The cumulative probability distributions show similar drift of daily wind speed at all the study locations (**Figure 5**). The cumulative distribution function can be used for estimating the time for which wind speed is within a certain bin [6]. For wind speeds greater than 2.5 m/s cut-in wind speed, Calabar, Uyo, Warri and Ikeja have frequencies of about 66%, 95.3%, 74% and 88.5%, respectively. The cut-in wind speed is the minimum wind velocity below which no useful power output can be produced from wind turbine, typically within the standard of 2-3 m/s. According to Ojosu and Salawu [9], if a wind turbine system with a design cut-in wind speed of 2.2 m/s is used in these sites for wind energy resource for electricity generation; all the sites will have frequencies of more than 92%.

**Accuracy assessment of the fitted distributions**

Temporal analyses of the Weibull and Rayleigh models evaluation using Taylor diagram [41] is presented in **Figure 6**. The diagram provides a way of showing how three complementary model performance statistics vary simultaneously. These statistics are the correlation coefficient r, the standard deviation and the root-meansquare error.

The comparison of the variability of daily wind speed distribution of all the stations as represented by the standard deviation of the observed and modelled values revealed that, the observed variability is about 1.29, 0.96, 1.19 and 2.37(m/s) for Calabar, Uyo, Warri and Ikeja respectively and marked as ‘observed’ on the diagrams (**Figure 6**). Furthermore, the Weibull model variability over Calabar, Uyo, Warri and Lagos range from 1.30, 0.97, 1.21, and 2.39 (m/s), while that of Rayleigh model give 1.37, 0.96, 1.22, and 2.43 (m/s). It can be seen that the Rayleigh model has more magnitude of variability than the observed (because it extends beyond the black dashed line) significantly over Calabar station (**Figure 6**), whereas the others have less variability than the observed. Weibull model is close to the black dashed line and therefore have the closest variability when compared with the observations over all the stations. This further confirms the analyses of Weibull and Rayleigh approximations performed earlier over all the stations. Although, the Weibull and Rayleigh models have strong correlation coefficient values r>0.9 and coefficient of efficiency COE>0.8 when compared with the observed over all the stations, the Weibull model was still found as the best performing model with the values of r and COE approximately equal to 1.0 (**Table 3**). It was also revealed that the RMSE and χ^{2} are very low from 0.03 to 0.05, and 0.08 to 0.23 for Weibull and high (0.11-0.32) and (1.12-14.55) for Rayleigh over all the stations (**Table 3**). The Rayleigh was again found to be the less performed model due to its high RMSE and χ^{2}, and farther to the actual observed values (**Figure 6**). Comparatively, the daily wind speed distribution showed that the Weibull model performed more over Calabar and Warri than other stations in this study due to the highest r and COE values, and lowest RMSE and χ^{2} values observed over these stations.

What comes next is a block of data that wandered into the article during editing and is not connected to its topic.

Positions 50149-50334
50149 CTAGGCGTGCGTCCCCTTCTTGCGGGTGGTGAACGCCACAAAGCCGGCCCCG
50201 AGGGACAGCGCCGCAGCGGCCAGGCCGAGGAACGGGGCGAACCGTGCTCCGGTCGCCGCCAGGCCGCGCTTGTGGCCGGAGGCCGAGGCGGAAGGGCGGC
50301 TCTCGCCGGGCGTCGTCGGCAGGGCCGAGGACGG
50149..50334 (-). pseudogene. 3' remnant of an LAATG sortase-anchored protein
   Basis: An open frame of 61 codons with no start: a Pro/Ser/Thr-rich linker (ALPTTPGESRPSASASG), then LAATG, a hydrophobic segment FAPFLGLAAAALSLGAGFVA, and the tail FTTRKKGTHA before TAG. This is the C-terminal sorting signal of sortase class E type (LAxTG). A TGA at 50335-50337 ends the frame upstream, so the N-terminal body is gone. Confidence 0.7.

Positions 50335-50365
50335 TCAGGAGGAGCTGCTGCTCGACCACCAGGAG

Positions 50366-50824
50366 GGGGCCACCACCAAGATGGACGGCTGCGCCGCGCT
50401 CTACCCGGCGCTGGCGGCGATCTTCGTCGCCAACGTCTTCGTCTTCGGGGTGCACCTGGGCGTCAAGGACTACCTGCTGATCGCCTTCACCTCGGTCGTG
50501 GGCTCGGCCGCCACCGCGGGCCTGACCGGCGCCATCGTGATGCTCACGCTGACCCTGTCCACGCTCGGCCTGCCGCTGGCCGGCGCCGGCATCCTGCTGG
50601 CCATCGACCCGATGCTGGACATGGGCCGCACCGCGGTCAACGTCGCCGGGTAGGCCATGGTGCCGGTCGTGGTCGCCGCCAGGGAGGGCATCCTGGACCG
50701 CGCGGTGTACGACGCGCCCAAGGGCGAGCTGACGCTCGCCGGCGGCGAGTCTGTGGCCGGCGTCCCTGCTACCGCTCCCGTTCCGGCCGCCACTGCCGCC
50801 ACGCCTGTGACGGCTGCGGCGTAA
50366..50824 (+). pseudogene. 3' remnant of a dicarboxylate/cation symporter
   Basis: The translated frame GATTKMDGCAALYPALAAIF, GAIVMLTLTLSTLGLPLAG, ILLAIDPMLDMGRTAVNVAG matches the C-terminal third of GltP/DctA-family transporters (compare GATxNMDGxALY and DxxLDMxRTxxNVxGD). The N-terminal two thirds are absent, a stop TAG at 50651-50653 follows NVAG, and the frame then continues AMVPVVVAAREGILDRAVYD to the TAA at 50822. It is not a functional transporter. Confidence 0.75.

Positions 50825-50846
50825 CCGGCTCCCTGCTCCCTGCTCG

Metric | Model | Performance Outputs | |||
---|---|---|---|---|---|

Calabar | Ikeja | Uyo | Warri | ||

RMSE | Rayleigh | 0.22 | 0.32 | 0.11 | 0.15 |

Weibull | 0.03 | 0.05 | 0.05 | 0.03 | |

χ2 | Rayleigh | 13.91 | 14.55 | 1.12 | 3.92 |

Weibull | 0.08 | 0.14 | 0.23 | 0.08 | |

COE | Rayleigh | 0.86 | 0.89 | 0.91 | 0.91 |

Weibull | 0.97 | 0.97 | 0.93 | 0.97 | |

r | Rayleigh | 0.99 | 0.99 | 0.99 | 0.99 |

Weibull | 0.99 | 0.99 | 0.99 | 0.99 |

**Table 3:** Performance evaluation of Rayleigh and Weibull models for daily winds.

**Estimation of wind power density over the coastal areas**

Generally, Weibull model has been established as the best over Rayleigh for representing wind speed distributions over all the stations in this study thus, the model was adopted in estimating the wind speeds and power densities at 10 m and hub height of 70 m [6,26,27]. The annual cycle of mean power density for selected sites at height of 10 m is presented in **Figure 7**. As expected, the monthly mean power density over the stations follows the same trend as the mean wind speed. That is, the periods of highest wind power density correspond with the periods of highest wind speed and vice versa. As it has been shown, the Weibull distribution functions describe the observed values of wind speed reasonably well, so it can be easily guessed that the estimated annual cycle of wind power from the observed and Weibull model are similar. For this reason and for brevity, the values of theoretical wind power density which was estimated based on the actual wind speed distribution at height of 10 m were discussed.